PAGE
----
Chernobyl and the Inexorability of Karma

Author: Gilad Sommer

December 3, 2019

Three things cannot be long hidden: the sun, the moon, and the truth. The Buddha The Truth doesn’t care about our needs or wants, it doesn’t care about our governments, our ideologies, our religions. It will lie in wait for all time. And this, at last, is the gift of Chernobyl. Valery Legasov in HBO’s Chernobyl   [...]

The Symbolism of Sumo

Author: Tom Moran

November 30, 2019

Sumo is a form of wrestling that expresses the Japanese Shinto religion. It has at its heart principles of dignity and courtesy, and as well as being Japan’s national sport it is also a religious ritual. The Sumo wrestlers, called Rikishi, may look big and cumbersome but winning fights involves a combination of strength, agility, [...]

The Oldest Art and the Origins of Humankind

Author: Miha Kosir

November 30, 2019

Art forms are a sign of the emergence of symbolic thinking and, in this way, art represents a fundamental threshold in the evolution of humankind. It is what makes us human. Scientists have found evidence of cave paintings, sculpted figures, decorated bone tools and jewellery. Paintings in caves like Chauvet, Altamira and Lascaux go back [...]

Heritage: The Foundation of the Future: Architect Parul Zaveri’s Journey (Event Synopsis)

Author: The Acropolitan Editorial Team

October 19, 2019

Architect Parul Zaveri established Abhikram (Sanskrit: initiation) to explore design directions and processes that make built environments functionally, psychologically, environmentally and spiritually more contextual, more comfortable and more healthfully livable for all. At a time when energy guzzling steel, cement and glass towers are making towering bar-graphs of our city skylines, Parul and [...]

Celebrating the Meaning of Life in Warli Art

Author: Shraddha Shetty

October 13, 2019

“They still look upon life as a gift to be celebrated; and this ancient Earth as one to be praised, worshipped and also celebrated. They are the one to whom the earth is not something to be used, not a possession or an object for exploitation but a living entity, an object of reverence, and [...]

The Temples of Ancient Egypt

Author: Agostino Dominici

August 25, 2019

Introduction The quality of a civilisation’s culture is most visible in its art and more particularly in its architectural accomplishments, for these are usually its most complex and long-lasting forms. It’s hard to conceive of a more awe-inspiring architecture than that found in ancient Egypt. The essence and message of Egyptian architecture remained unaltered throughout [...]

In the Footsteps of an Ancient Athenian

Author: Manjula Nanavati

August 20, 2019

This article is the result of a trip I recently made to Athens, Epidaurus, Olympia and Delphi. Walking through its stunning archeology, pausing at monuments, and gazing spellbound at its sacred temples, I couldn’t help but ponder what might have inspired such a civilization. Nursing at her bosom, Greece nurtured such an altitude of knowledge [...]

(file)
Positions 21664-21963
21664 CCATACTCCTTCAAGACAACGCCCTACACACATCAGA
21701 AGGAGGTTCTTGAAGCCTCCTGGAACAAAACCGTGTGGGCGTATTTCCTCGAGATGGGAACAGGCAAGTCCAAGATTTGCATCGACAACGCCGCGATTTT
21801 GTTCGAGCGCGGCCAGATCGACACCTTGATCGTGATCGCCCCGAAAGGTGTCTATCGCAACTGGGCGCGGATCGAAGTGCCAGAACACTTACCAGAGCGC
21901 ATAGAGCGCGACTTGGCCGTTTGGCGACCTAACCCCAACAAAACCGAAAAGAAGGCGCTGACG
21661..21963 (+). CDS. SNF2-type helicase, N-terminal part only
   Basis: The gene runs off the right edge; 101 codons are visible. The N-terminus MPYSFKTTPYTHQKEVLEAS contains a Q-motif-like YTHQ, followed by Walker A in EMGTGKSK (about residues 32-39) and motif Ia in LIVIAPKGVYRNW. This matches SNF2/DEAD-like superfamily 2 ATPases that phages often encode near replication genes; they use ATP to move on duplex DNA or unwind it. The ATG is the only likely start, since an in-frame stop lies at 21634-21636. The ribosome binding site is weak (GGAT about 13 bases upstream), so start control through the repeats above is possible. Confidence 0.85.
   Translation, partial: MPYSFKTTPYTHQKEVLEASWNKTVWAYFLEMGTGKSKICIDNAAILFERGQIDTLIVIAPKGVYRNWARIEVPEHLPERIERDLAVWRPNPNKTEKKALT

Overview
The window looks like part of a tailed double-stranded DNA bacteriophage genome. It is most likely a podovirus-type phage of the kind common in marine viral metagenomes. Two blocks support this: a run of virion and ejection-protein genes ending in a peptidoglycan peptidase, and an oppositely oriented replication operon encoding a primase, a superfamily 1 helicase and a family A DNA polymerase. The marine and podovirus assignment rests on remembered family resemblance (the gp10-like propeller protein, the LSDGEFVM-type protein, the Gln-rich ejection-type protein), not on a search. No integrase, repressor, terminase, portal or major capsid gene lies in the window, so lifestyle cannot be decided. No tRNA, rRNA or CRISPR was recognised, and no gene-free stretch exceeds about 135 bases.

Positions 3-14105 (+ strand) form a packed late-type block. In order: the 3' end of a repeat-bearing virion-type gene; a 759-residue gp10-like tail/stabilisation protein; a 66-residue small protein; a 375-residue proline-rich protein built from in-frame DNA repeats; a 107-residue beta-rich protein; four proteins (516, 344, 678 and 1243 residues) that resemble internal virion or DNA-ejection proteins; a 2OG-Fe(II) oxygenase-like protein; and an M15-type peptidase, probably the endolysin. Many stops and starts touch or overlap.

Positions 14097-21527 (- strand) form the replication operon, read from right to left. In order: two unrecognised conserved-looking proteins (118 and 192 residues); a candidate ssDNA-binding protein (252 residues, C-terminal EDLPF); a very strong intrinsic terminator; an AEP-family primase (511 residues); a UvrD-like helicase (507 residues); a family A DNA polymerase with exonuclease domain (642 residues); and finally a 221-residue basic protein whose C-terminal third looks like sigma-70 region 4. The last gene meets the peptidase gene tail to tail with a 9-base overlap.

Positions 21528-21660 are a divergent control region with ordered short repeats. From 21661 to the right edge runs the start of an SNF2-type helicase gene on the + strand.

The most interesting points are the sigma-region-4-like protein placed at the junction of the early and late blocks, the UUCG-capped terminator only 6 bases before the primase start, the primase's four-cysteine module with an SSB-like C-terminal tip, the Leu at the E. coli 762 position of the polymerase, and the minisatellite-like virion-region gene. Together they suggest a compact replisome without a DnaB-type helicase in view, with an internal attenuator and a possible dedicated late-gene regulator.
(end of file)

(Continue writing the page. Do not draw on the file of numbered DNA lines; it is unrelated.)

Monkey – Journey to the West

Author: Jim Pang

June 10, 2019

Those of you from a vintage era may remember the 1970’s Japanese TV show Monkey. It was the first time this Chinese novel from the Ming dynasty was brought to a mass Western audience and gathered a cult following. It provided a glimpse into a foreign land where you could enter a world of fantasy, [...]

Should the Focus of Education Shift from Knowledge to Wisdom?

Author: Sabine Leitner

May 27, 2019

The concept of wisdom is deeply rooted in human history. It has been considered a virtue in all the great philosophical and religious traditions, from Pythagoras to Plato, Aristotle and Confucius, and from Christianity to Judaism, Islam, Buddhism, Taoism and Hinduism. But although the literature on wisdom goes back to the early days of humanity, [...]

Bill Viola / Michelangelo: Life, Death, Rebirth

Author: Miha Kosir

May 26, 2019

What is life, what is death, is there a rebirth? These are the big questions arising with the first spark of self-awareness. But what are the answers? A recent exhibition at the Royal Academy of Arts entitled Bill Viola / Michelangelo: Life, Death, Rebirth displayed some of the finest drawings by versatile renaissance artist Michelangelo [...]

Ashurbanipal and his Library

Author: Pinar Akhan

March 27, 2019

There is an exhibition currently running at the British Museum about Ashurbanipal, King of Assyria. It would not be not surprising if you have never heard of his name, as neither the king nor the Assyrian culture is familiar to most of us in the West. Ashurbanipal was the last king of the Assyrian Empire, [...]

The Kalevala

Author: Nataliya Petlevych

March 27, 2019

A truly beautiful Finnish epic, in which words weave ancient stories of the world, its cycles of life and its heroes. Sung and passed on by word of mouth for centuries, it was recorded only in the 19th century by Elias Lönnrot. The word “Kalevala” means ‘land of heroes’, the abode of Kaleva, a mythical [...]